In its annual December feature called "The Music They Made" commemorating artists who have died in the preceding year, the New York Times Magazine once again neglected to include a single classical musician. Alex Ross called out the omission on his blog: "The omission is particularly maddening this year, since we lost two gigantic figures: Dietrich Fischer-Dieskau and Elliott Carter. Almost every other genre has been represented at one time or another, including avant-garde jazz (in the person of Rashied Ali). If the feature were labeled 'non-classical music,' that would at least be honest."
Initially, the Times Magazine editor, Hugo Lindgren, responded by Twitter that classical music simply "lends itself less well to the montage approach" (which Alex parried with a kind link to our own pan-genre "In Memoriam" tribute). But then Wm. Ferguson, the editor of the collage in question, spun out a much lengthier response, in which he said that his model is "a K-Tel commercial" — and I'm paraphrasing only slightly here — he called classical music and composers completely irrelevant to mainstream popular culture, even at the Paper of Record.
Meanwhile, over within the strictly classical confines of the Times, Anthony Tommasini asks: Is there any particular glory to playing through-composed music from memory rather than from the written page? "Though it is exciting and even magical to see a pianist giving a triumphant performance of the demonically difficult Liszt Piano Sonata, or any work, from memory, there are different kinds of talents. The towering Russian pianist Sviatoslav Richter, by the time he reached his 60s, found it increasingly hard to play from memory. He started using scores in performances. No one questioned him. This was, after all, Richter, a titan of the keyboard. Yet if a Juilliard student can give brilliant and personal accounts of works like Elliott Carter's daunting Piano Sonata or Chopin's 24 Preludes but needs the scores on the music stand to do so, why should that matter?"
And very happy news from St. Louis: Conductor David Robertson has inked a new contract with his orchestra. He will remain with the SLSO through the 2015-16 season, reports the St. Louis Business Journal.
When Valery Gergiev calls your schedule 'crazy,' you know you're overdoing it, Gustavo Dudamel: "Well, maybe it is a little crazy," the LA Phil icon acknowledges to the Los Angeles Times.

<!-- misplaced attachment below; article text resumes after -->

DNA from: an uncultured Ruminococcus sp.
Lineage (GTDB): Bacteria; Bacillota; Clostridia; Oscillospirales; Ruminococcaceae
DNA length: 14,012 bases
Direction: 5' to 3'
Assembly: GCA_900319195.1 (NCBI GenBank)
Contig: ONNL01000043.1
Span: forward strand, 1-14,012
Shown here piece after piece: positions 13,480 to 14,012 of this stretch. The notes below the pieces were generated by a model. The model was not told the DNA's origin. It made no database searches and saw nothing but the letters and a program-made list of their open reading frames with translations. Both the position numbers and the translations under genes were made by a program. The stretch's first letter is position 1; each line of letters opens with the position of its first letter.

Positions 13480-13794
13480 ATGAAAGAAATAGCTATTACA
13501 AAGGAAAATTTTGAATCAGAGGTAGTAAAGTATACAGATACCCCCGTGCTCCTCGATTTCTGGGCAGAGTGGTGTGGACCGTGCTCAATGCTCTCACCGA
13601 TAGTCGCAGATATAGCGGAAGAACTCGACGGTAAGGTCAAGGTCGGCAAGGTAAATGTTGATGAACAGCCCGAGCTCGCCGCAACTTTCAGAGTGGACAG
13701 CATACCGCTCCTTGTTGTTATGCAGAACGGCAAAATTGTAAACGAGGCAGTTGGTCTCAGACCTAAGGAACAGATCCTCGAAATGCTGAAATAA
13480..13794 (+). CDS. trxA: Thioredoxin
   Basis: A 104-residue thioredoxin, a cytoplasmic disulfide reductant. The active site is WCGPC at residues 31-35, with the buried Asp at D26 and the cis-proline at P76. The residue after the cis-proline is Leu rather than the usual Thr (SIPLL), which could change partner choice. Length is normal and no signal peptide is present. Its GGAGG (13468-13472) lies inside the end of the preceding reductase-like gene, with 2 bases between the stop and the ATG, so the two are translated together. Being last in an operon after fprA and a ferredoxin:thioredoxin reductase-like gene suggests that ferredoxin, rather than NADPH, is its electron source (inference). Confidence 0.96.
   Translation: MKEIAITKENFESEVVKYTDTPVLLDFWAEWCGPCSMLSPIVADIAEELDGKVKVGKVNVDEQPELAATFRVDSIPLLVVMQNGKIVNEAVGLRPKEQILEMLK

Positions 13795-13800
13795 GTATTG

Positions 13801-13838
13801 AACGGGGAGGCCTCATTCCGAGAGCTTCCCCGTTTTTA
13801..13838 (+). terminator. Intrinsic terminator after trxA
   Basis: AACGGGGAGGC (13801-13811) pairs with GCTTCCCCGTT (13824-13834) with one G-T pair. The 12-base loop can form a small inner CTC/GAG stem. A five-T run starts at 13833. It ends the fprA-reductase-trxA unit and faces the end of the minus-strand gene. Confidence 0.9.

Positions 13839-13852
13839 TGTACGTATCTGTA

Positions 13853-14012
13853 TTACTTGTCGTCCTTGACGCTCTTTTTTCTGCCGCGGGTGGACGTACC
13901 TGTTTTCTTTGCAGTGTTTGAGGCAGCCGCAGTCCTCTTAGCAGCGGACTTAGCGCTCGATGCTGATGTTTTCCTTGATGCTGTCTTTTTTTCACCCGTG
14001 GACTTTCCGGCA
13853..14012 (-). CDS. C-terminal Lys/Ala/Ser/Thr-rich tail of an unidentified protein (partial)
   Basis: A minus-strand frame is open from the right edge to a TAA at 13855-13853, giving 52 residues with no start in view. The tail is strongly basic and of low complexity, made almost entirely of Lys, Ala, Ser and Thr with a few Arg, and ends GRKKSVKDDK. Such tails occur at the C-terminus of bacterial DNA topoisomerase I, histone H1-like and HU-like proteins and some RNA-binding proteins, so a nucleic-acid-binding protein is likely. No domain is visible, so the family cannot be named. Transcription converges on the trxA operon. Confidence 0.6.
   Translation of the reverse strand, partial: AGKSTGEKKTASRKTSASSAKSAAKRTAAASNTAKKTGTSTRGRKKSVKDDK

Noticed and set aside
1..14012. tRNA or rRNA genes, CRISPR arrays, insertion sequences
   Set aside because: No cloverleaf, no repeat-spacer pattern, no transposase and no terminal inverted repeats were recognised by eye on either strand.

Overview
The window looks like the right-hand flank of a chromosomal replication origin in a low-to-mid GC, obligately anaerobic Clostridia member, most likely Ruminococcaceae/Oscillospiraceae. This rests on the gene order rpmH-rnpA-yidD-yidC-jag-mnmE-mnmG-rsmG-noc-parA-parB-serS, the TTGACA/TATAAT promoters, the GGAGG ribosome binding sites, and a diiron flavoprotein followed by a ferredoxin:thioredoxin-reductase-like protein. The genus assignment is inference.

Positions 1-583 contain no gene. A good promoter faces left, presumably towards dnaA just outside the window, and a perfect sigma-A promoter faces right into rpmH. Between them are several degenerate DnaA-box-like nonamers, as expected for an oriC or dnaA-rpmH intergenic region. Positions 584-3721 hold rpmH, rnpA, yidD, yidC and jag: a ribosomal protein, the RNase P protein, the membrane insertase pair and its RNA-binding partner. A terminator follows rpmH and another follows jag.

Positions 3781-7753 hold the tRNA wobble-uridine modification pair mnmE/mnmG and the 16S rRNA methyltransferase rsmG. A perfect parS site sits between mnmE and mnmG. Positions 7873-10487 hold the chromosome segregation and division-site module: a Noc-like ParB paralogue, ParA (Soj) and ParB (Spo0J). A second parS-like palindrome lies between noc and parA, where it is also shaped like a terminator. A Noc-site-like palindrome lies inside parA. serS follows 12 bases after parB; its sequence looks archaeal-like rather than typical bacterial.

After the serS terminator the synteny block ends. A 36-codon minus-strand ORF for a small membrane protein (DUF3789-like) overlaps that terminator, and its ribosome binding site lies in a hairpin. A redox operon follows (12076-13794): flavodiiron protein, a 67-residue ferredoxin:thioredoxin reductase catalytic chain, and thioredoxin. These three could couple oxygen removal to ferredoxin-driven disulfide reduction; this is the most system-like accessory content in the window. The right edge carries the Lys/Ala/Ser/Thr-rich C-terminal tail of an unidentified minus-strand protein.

Classical geek? Keep going...
So, so lovely: Over on the New York Times site, illustrator Christoph Niemann revisits Maurice Sendak's on-air chat with Terry Gross on Fresh Air, replete with Schubert.
For those still keeping score: Soprano Angela Gheorghiu announced to France's Point that she and tenor Roberto Alagna are splitting up (again), saying that their divorce was "imminent" and would be "[officially] pronounced very soon." (link in French)
Oh dear: Rolando Villazón, who was trying to make his comeback after vocal problems, has just had to drop out of the Royal Opera House's production of Puccini's La Boheme due to "acute bronchitis." (The Mexican tenor leads the trailer.) Dmytro Popov, who was singing Rodolfo later in the run, will be stepping in.
This is really not at all classical per se, but "The Studio" skit from Portlandia is already a classic for engineers and audiophile geeks: "That's a Neumann mic right there." (Plus all the "Pet Sounds" references.)
Speaking of comedy: Chicago Magazine wonders if Chicago's Second City Guide to Opera with Renée Fleming and Patrick Stewart will fall flat on its face. It's sold out this Saturday night. (You can check out a sample in which Mimi and Rodolfo go to therapy.)
And watch superhero Stephen Hawking finish off a terrible, terrible tenor in the U.K. with the first-ever human-created black hole.
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